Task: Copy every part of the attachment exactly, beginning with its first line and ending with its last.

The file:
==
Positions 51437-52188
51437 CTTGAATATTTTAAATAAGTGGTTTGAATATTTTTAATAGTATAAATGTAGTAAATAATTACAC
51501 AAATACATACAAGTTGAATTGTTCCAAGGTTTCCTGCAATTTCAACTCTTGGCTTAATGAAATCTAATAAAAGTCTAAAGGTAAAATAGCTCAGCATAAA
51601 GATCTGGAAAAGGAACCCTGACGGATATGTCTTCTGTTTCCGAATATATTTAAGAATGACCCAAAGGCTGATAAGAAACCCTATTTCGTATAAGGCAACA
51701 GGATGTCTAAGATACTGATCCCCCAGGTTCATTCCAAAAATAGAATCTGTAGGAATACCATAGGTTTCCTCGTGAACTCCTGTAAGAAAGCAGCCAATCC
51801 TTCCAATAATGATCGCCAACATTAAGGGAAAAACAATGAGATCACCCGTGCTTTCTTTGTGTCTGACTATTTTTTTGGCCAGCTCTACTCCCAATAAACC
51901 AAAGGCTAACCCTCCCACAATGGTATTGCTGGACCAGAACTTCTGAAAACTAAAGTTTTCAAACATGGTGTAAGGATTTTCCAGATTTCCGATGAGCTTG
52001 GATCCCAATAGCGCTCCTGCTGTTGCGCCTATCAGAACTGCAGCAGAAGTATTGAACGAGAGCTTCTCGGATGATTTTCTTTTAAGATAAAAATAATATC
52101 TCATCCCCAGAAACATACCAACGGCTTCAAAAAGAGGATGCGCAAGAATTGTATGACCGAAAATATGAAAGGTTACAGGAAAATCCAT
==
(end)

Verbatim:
Positions 51437-52188
51437 CTTGAATATTTTAAATAAGTGGTTTGAATATTTTTAATAGTATAAATGTAGTAAATAATTACAC
51501 AAATACATACAAGTTGAATTGTTCCAAGGTTTCCTGCAATTTCAACTCTTGGCTTAATGAAATCTAATAAAAGTCTAAAGGTAAAATAGCTCAGCATAAA
51601 GATCTGGAAAAGGAACCCTGACGGATATGTCTTCTGTTTCCGAATATATTTAAGAATGACCCAAAGGCTGATAAGAAACCCTATTTCGTATAAGGCAACA
51701 GGATGTCTAAGATACTGATCCCCCAGGTTCATTCCAAAAATAGAATCTGTAGGAATACCATAGGTTTCCTCGTGAACTCCTGTAAGAAAGCAGCCAATCC
51801 TTCCAATAATGATCGCCAACATTAAGGGAAAAACAATGAGATCACCCGTGCTTTCTTTGTGTCTGACTATTTTTTTGGCCAGCTCTACTCCCAATAAACC
51901 AAAGGCTAACCCTCCCACAATGGTATTGCTGGACCAGAACTTCTGAAAACTAAAGTTTTCAAACATGGTGTAAGGATTTTCCAGATTTCCGATGAGCTTG
52001 GATCCCAATAGCGCTCCTGCTGTTGCGCCTATCAGAACTGCAGCAGAAGTATTGAACGAGAGCTTCTCGGATGATTTTCTTTTAAGATAAAAATAATATC
52101 TCATCCCCAGAAACATACCAACGGCTTCAAAAAGAGGATGCGCAAGAATTGTATGACCGAAAATATGAAAGGTTACAGGAAAATCCAT